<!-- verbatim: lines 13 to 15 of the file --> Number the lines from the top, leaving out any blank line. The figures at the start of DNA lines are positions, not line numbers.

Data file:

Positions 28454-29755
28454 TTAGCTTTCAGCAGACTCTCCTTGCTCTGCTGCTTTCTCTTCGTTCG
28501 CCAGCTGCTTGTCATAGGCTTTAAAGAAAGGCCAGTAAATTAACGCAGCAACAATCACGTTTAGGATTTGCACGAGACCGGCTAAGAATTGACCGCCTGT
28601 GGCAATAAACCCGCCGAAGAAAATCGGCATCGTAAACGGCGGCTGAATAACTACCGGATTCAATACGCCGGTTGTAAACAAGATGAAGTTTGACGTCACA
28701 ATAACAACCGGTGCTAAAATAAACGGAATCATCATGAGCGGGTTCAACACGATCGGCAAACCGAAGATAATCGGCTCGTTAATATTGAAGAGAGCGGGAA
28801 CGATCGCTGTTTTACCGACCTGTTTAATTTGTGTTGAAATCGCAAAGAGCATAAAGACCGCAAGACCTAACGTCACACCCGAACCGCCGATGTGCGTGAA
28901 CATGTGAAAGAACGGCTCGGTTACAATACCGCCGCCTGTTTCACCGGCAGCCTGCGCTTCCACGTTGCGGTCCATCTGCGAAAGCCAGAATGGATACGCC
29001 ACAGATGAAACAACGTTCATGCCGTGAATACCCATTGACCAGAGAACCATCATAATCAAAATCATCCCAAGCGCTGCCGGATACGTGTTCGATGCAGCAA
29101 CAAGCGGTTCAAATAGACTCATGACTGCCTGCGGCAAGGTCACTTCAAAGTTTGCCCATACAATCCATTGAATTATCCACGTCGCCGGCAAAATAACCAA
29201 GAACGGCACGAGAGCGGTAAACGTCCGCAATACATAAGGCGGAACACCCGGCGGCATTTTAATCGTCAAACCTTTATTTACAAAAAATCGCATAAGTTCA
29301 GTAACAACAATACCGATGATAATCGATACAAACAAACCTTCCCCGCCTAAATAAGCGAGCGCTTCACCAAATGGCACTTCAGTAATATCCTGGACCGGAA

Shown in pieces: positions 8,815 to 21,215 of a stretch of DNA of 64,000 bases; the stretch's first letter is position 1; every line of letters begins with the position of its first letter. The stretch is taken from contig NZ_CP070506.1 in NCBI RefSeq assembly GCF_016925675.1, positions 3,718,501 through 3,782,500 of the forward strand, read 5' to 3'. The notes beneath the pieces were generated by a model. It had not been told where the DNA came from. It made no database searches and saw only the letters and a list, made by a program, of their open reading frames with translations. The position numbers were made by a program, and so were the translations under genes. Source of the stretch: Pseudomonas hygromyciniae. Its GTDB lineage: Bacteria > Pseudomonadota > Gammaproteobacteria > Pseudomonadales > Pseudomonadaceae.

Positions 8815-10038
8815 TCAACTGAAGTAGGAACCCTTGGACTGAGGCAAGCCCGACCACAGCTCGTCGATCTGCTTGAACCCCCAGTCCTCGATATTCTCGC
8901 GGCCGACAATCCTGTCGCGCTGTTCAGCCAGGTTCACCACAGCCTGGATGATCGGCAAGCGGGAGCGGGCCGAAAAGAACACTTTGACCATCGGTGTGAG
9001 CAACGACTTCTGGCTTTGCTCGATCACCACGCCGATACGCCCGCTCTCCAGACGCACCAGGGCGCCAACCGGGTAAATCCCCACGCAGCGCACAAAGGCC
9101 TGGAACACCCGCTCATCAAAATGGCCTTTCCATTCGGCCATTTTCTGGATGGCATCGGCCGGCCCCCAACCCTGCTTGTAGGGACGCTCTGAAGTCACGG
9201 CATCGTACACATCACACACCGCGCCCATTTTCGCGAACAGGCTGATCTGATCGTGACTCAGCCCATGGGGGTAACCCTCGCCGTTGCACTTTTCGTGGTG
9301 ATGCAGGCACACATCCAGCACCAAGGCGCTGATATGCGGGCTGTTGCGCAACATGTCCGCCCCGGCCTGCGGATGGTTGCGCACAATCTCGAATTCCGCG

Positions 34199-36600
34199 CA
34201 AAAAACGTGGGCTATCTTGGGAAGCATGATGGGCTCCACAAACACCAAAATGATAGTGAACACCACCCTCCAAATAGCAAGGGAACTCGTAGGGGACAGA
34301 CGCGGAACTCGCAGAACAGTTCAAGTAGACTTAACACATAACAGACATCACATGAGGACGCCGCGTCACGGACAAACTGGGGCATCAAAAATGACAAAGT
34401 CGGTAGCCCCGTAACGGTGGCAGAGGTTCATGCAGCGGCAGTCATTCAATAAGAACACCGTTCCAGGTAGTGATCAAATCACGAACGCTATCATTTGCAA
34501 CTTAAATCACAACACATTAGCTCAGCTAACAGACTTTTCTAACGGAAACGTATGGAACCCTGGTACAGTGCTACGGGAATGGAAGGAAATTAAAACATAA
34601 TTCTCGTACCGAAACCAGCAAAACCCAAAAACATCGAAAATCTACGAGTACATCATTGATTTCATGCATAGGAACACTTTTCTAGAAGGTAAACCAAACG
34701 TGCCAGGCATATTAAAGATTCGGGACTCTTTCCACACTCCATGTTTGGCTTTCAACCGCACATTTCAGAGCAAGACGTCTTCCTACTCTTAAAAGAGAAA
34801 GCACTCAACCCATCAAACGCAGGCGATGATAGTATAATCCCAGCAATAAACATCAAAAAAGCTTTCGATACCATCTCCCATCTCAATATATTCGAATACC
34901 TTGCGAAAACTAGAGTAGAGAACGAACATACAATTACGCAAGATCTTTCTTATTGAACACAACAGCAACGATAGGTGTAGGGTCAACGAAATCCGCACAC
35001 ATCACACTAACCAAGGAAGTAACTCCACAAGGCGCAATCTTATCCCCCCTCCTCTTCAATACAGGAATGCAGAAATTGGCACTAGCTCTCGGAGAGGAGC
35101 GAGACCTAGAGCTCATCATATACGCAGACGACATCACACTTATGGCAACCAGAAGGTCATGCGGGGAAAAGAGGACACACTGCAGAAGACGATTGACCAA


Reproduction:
Positions 8815-10038
8815 TCAACTGAAGTAGGAACCCTTGGACTGAGGCAAGCCCGACCACAGCTCGTCGATCTGCTTGAACCCCCAGTCCTCGATATTCTCGC
8901 GGCCGACAATCCTGTCGCGCTGTTCAGCCAGGTTCACCACAGCCTGGATGATCGGCAAGCGGGAGCGGGCCGAAAAGAACACTTTGACCATCGGTGTGAG